Do not follow prescribed frameworks blindly, says Aidan Lewes. Understand underlying principles and adapt methods for your business to maximise return on investment
The term best practice generally refers to the best possible way of doing something. It was popularised in the 1980s through Tom Peters’ books on business management, although there is some momentum behind using good practice as a preferred term, since it does not imply that no further innovation or revision is required.
Whichever term you prefer, the essence of the concept is about “an accepted way of doing things that works”.
The idea behind best practice is to create a specification for what is accepted by a wide community as being the best approach for any given situation. Then, one can compare job performance to these best practices and determine if either the job performance was lacking in quality, or if the specification for best practices needs updating to include the job performance being graded. Enterprises deploying systems based upon best practice will therefore, in theory, have an optimal solution.
However, although enterprises may have great similarities in terms of the functions that they need to perform, there is always going to be a wide spectrum of factors that are different from one enterprise to another. These will have a significant bearing upon the way in which an enterprise needs to implement a system in order to achieve success.
The truth is that best or good practice should not be seen as something that can be “implemented”. Each enterprise needs to fully understand the principles that underlie the approach, so that they can adapt and adopt them as appropriate for their enterprise. Just blindly following the documented way is no guarantee of success – indeed it is highly likely to lead to failure.
In the field of IT service management, the recognised best practice is documented in a set of volumes known as the IT Infrastructure Library (ITIL). This is the accumulated, aggregated and filtered view of hundreds of practitioners of the processes they have implemented which have worked and delivered proven value.
And although the publications are formulated in the context of managing IT services, the processes that are defined are exactly the ones that are required for the effective management of any service. Like many other best practice approaches, ITIL has spread throughout the IT community worldwide and is now accepted universally.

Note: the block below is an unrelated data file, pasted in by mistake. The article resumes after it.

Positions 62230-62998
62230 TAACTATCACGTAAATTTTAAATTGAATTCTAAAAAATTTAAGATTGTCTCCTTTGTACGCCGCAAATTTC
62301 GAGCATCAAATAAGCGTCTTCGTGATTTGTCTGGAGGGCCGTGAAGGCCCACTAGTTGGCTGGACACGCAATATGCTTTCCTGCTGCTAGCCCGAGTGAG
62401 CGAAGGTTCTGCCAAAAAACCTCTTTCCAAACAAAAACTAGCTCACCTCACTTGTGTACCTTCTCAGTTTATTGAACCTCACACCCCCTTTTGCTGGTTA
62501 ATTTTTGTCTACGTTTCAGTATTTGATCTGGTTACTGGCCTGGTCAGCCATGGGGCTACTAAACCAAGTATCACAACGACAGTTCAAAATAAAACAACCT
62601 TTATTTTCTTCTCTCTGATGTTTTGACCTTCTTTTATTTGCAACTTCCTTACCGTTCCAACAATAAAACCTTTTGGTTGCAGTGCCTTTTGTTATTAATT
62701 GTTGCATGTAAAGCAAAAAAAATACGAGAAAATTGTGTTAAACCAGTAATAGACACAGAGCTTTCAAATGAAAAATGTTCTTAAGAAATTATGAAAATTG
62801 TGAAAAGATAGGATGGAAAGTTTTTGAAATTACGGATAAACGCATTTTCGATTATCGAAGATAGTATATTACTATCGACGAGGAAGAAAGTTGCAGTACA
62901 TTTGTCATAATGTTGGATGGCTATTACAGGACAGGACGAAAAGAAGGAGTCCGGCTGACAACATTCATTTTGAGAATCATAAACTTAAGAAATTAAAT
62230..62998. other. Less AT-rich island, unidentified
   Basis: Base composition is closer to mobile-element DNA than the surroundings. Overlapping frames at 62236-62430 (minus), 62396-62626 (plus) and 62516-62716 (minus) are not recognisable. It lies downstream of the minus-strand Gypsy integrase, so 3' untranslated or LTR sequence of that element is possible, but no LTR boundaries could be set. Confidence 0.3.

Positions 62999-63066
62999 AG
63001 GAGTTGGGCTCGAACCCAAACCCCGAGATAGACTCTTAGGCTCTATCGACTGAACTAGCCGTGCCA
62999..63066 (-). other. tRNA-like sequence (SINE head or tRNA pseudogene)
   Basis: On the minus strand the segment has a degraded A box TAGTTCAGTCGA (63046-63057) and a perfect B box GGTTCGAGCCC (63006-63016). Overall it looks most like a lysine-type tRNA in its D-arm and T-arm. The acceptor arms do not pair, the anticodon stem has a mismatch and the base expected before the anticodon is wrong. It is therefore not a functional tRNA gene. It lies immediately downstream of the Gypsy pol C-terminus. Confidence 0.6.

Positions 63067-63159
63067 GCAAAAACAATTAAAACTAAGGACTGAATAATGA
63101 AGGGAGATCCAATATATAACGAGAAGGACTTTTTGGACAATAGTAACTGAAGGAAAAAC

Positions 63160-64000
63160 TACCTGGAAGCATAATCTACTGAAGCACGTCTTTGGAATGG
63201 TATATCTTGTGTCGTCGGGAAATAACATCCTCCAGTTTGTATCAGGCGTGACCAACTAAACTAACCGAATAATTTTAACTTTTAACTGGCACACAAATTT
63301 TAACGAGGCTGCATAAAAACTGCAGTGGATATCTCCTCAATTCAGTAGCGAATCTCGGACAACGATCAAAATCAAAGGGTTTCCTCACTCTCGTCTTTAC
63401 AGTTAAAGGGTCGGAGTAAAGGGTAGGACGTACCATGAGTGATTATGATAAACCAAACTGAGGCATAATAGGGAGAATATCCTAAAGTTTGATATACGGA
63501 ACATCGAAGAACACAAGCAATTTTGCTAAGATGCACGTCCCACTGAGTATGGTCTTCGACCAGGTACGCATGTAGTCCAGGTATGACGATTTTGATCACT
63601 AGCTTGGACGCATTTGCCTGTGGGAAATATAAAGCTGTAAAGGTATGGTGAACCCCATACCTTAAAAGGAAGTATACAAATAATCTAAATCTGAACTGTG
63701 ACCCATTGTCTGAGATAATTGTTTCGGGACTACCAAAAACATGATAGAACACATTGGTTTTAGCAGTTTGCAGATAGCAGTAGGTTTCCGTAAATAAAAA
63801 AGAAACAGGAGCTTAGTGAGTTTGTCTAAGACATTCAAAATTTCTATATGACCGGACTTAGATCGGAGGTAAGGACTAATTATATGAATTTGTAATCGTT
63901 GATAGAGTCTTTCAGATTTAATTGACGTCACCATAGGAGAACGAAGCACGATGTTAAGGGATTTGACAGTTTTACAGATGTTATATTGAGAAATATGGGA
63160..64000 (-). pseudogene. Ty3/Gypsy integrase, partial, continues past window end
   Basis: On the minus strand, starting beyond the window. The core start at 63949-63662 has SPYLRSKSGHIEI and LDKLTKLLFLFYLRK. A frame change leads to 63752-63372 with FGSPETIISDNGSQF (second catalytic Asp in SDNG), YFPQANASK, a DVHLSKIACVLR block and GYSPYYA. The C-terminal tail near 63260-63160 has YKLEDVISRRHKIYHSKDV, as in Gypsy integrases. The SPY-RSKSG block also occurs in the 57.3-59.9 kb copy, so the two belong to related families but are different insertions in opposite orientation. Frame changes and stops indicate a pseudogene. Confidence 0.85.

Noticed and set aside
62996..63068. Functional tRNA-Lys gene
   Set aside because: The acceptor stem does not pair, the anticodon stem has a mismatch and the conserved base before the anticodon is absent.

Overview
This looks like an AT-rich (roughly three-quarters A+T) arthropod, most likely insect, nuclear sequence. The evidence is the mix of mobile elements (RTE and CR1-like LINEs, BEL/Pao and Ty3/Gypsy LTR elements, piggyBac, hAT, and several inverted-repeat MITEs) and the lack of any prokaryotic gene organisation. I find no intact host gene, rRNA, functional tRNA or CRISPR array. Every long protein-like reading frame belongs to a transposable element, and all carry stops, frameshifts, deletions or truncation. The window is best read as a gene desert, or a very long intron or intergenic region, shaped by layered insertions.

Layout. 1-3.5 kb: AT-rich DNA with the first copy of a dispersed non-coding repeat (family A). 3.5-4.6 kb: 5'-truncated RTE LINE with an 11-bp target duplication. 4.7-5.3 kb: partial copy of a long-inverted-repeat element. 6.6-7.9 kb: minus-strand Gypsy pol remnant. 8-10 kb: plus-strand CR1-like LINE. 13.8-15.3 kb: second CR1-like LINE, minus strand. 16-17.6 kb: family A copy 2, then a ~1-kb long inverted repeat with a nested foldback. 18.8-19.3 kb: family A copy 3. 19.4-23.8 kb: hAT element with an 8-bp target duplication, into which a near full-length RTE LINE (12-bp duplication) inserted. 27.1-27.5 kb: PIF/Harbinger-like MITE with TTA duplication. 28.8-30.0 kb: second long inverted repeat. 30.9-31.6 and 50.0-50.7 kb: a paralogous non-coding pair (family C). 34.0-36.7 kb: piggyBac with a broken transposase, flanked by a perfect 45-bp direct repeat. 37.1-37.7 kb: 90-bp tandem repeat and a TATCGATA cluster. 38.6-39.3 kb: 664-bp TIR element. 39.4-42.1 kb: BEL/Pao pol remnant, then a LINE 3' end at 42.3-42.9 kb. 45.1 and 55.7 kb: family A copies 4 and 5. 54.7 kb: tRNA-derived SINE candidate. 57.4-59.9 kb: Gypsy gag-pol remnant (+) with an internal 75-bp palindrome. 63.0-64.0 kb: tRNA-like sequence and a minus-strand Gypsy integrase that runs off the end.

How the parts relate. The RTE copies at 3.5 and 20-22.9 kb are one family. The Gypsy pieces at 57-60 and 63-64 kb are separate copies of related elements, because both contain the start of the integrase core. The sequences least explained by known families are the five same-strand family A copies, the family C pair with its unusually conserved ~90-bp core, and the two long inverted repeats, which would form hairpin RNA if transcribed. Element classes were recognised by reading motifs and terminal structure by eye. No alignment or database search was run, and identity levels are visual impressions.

Enterprises come to the realisation that they need to embrace such an approach in different ways. Sometimes the catalyst is external, sometimes from within.
In the case of IT service management, the drivers may come from the business side seeking a more consistent, higher quality and/or more cost-effective service, a need to meet regulatory compliance, or simply recognising that a competitor or peer is achieving more through such deployments.
Alternatively, the IT department itself may recognise that it needs to improve the quality of service – not least to protect itself from a knee-jerk outsourcing exercise.
The result will be some form of service improvement programme involving multiple and continuous communication, investment in education and training, and possibly consultancy and technology.
Service improvement programmes are invariably about culture change and, by and large, people do not like change, so it takes real management effort and commitment to see the programme through.
Altogether it can add up to a significant investment, so there needs to be a real return. This means that it is essential to define what you are trying to achieve and the benefits that will accrue, benchmark where you are at the outset, and develop a plan of how to make the journey.
As the programme unfolds, progress must be checked to ensure that the sought-for value is being delivered. That value must be expressed as a business value. Making a change that reduces costs in IT, but causes huge user dissatisfaction and delivers nothing extra, is highly unlikely to result in true, sustainable business value.
Enterprises seeking to measure the value need to think wider. What does reducing the number of repeat calls to the service desk translate to in increased productivity in the business? What competitive advantage is gained by introducing changes that work correctly, first time? What is the effect on customer retention of the service always being available when they want? Although identifying the value may be challenging, it most definitely should be there.
People often ask about the return on investment. In most cases, trying to measure the return on investment on a service improvement programme in isolation is pointless. The real long-term value is in the total return on investment achieved across all IT-related investments – including future developments that may not be on the drawing board yet.
Best practice is not a panacea or even a prescription for how to do something. Embracing best practice makes sense, not least because it provides a starting point and a framework for the development of the enterprise’s own systems. But use ITIL – and all best practice – wisely. As Oscar Wilde said, “Rules are for the guidance of wise men and the obedience of fools.”
Aidan Lawes is chief executive at the IT Service Management Forum